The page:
National Headlines

Stand Strong – 1

By Matthew Wilde

Progressive Farmer Crops Technology Editor

Watching corn quickly grow in late May solidified Neal Wikner’s plans to continue a family tradition of using starter fertilizer.

His father, Clark, first put nutrients near corn seed during planting about 25 years ago. He wanted to give young plants a boost because cold and wet soils — a common early-spring occurrence in the Upper Midwest — slows root development and nutrient uptake.

Persistent rain this year delayed corn and soybean planting, and emergence throughout much of the Corn Belt by several weeks, according to government crop reports. Plant development also fell behind.

It took the Wikners, who farm near Farmersburg, Iowa, five days to plant 580 acres of corn in mid-May. Emergence occurred in about 10 days because of cool, wet conditions. Corn was slightly yellow initially, but stands were uniform. Plants quickly turned a healthy dark green and reached the V4 to V6 stage by the third week in June with no signs of stress.

Continue reading

Read More »

Democrats Talk Climate, Ag

By Chris Clayton

DTN Ag Policy Editor

OMAHA (DTN) — In an evening-long event on climate policies, Democratic candidates said farmers and agriculture can be a solution to climate change, but criticized large scale agriculture and food production at the same time.

On Wednesday, CNN hosted a marathon town hall with pre-selected questioners asking 10 Democratic presidential candidates about climate change. Hurricane Dorian provided a backdrop for the town hall with updates on the storm hitting Florida.

Until the event, climate had only been a small slice of questions at Democratic debates. The Democratic National Committee rejected requests for a debate centered around the topic, so CNN gave each candidate roughly a half hour to talk about their plans.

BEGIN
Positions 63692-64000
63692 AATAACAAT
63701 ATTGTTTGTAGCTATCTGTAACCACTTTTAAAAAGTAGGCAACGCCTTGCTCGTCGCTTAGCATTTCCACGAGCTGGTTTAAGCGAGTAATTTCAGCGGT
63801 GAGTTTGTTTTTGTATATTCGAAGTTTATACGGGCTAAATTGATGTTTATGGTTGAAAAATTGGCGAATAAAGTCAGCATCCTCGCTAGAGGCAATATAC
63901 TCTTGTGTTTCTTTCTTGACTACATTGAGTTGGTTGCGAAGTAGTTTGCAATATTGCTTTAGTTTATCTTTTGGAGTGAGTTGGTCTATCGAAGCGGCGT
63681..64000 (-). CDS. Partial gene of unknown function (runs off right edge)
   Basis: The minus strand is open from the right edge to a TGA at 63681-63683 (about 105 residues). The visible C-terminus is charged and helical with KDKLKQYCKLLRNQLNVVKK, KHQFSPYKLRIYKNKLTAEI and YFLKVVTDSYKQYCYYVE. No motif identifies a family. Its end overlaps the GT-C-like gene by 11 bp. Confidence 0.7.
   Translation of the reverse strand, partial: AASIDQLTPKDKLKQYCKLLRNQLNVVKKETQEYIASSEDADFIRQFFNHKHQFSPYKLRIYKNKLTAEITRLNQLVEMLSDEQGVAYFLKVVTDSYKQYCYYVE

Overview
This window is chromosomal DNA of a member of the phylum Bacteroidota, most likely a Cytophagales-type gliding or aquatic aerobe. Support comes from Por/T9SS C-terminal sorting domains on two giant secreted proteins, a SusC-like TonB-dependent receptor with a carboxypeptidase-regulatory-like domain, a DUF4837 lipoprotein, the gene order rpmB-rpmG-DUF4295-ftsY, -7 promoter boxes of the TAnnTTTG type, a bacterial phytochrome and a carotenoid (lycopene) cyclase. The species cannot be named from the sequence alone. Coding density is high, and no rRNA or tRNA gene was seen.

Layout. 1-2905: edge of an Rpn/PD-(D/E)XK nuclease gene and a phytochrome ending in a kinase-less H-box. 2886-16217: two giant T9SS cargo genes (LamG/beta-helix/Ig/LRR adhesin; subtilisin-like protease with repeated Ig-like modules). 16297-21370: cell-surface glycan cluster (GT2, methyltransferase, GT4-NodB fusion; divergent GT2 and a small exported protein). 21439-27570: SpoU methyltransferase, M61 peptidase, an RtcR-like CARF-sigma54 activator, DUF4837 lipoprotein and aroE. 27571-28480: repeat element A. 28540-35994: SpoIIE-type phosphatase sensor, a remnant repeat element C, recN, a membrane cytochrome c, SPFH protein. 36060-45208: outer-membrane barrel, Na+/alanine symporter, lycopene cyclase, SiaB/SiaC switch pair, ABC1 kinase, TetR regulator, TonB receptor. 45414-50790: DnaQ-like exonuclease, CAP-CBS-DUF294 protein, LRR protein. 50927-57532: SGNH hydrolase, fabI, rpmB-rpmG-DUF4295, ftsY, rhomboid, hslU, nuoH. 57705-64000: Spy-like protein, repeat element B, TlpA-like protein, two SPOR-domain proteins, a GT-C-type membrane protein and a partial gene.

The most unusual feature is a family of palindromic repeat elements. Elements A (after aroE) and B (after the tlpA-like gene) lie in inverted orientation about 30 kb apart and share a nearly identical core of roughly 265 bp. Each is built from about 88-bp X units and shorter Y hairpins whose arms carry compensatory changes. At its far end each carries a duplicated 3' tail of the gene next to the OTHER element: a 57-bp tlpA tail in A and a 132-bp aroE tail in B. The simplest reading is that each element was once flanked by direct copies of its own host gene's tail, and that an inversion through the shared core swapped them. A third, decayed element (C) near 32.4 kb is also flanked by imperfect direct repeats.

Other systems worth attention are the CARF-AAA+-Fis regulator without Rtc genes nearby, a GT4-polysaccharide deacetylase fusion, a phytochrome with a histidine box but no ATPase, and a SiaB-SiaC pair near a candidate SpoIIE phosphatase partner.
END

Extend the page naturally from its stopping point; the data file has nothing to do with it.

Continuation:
Candidates were split among carbon taxes and cap-and-trade plans, but each said a larger policy such as those would be needed to lower greenhouse gas emissions. The candidates largely agreed they would ban offshore drilling, and freeze or pull oil leases on federal lands.

Continue reading

Read More »

USDA Opens ARC-PLC Enrollment

By Chris Clayton

DTN Ag Policy Editor

OMAHA (DTN) — USDA has opened enrollment for the main commodity programs in the farm bill, the Agriculture Risk Coverage and Price Loss Coverage programs.

Enrollment is open for the 2019 crop year and farmers have until March 15, 2020, to sign up for the programs for 2019.

Under the 2018 farm bill, farmers can sign up their individual crops in ARC-County or PLC, or sign up the entire farm in ARC-Individual. Those program elections will apply for the 2019 and 2020 crop years.

ARC and PLC have been largely on the backburner over the past year while USDA has been providing farmers with trade-aid support under the Market Facilitation Program. MFP, which began last year, was initially expected to be a one-time program, but USDA reopened the program for 2019 after trade talks with China stalled last spring.

ARC operates on a rolling average of revenue price guarantees for crops based on average county yields.

Continue reading

Read More »

USDA Weekly Crop Progress Report

By Brian Ethridge

DTN Marketing Editor

This article was originally posted at 3:06 p.m. CDT on Tuesday, Sept. 3. It was last updated at 4:00 p.m. CDT on Tuesday, Sept. 3.

**

OMAHA (DTN) — Corn condition improved just 1 percentage point last week, while soybean condition remained unchanged. Development of both crops continue to be well behind normal.

As of Sunday, Sept. 1, the U.S. corn crop was rated 58% in good-to-excellent condition, up 1 percentage point from 57% the previous week. That is the lowest good-to-excellent condition for this time of year since 2013, noted DTN Lead Analyst Todd Hultman.

Corn’s current condition rating is 10 percentage points behind last year’s good-to-excellent condition of 67%.

Corn development continues to lag behind the average pace. Nationwide, corn in the dough stage was estimated at 81%, up 10 percentage points from 71% the previous week but 12 percentage points behind the five-year average of 93%.

Continue reading

Read More »

Quantifying Trade Losses

By Chris Clayton